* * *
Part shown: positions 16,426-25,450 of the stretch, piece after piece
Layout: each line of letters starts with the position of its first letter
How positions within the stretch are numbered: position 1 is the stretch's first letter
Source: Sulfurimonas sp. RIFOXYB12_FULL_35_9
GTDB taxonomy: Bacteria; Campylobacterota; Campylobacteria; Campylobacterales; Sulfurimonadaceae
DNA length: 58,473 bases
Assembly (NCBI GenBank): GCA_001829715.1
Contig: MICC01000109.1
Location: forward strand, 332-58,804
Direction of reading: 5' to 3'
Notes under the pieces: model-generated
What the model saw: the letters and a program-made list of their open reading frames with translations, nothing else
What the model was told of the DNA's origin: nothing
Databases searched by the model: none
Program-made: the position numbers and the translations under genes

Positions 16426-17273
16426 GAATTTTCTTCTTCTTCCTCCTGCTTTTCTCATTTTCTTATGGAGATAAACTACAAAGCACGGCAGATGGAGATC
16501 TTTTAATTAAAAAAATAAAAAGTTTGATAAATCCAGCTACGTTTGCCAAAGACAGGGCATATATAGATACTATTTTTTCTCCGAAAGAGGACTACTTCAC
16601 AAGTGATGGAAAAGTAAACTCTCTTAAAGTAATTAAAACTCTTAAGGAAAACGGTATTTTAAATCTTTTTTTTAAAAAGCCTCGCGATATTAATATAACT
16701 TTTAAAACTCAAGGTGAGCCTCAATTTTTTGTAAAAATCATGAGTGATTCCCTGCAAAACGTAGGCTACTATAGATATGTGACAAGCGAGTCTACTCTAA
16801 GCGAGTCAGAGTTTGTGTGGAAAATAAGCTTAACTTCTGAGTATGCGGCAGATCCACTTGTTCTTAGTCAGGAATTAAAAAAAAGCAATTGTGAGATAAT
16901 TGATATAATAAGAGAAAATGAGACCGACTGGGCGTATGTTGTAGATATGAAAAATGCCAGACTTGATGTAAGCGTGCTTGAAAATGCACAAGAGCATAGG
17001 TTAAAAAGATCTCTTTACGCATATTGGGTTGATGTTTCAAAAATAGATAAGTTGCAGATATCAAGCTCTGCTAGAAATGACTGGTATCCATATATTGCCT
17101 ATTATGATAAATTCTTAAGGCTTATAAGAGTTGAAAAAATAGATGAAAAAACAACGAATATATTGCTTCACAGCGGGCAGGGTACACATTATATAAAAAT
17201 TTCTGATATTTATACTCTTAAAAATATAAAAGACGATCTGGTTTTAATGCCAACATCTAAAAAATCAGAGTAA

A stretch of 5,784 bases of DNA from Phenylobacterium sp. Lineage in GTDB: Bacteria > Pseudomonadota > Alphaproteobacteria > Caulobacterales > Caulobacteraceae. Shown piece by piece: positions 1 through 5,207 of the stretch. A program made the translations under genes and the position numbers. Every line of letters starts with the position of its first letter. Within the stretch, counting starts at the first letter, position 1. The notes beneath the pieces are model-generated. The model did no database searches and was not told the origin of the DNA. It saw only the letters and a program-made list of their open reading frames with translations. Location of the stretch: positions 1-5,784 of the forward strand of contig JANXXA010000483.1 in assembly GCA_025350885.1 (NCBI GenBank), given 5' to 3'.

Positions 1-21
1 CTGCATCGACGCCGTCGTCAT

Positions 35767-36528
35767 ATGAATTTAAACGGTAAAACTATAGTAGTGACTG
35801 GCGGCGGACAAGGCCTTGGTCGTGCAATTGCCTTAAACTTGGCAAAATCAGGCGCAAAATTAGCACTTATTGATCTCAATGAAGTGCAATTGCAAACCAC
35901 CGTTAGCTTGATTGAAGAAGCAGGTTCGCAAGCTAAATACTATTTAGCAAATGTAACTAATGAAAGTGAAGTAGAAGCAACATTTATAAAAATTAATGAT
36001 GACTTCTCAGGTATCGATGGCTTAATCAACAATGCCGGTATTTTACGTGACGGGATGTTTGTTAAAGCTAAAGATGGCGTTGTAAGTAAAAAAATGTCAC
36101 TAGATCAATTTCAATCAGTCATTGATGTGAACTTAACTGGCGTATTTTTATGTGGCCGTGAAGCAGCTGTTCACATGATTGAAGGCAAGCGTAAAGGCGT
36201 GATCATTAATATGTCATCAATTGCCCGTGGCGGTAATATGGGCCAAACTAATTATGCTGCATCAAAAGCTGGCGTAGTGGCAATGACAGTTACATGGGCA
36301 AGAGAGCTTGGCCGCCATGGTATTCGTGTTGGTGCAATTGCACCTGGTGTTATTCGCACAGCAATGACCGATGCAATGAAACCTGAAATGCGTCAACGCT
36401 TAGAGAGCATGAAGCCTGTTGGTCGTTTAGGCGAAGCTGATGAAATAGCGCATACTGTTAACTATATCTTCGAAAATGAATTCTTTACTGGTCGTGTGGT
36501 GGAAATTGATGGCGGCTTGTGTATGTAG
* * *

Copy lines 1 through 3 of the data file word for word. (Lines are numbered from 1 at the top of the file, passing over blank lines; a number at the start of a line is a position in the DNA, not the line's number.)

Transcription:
Part shown: positions 16,426-25,450 of the stretch, piece after piece
Layout: each line of letters starts with the position of its first letter
How positions within the stretch are numbered: position 1 is the stretch's first letter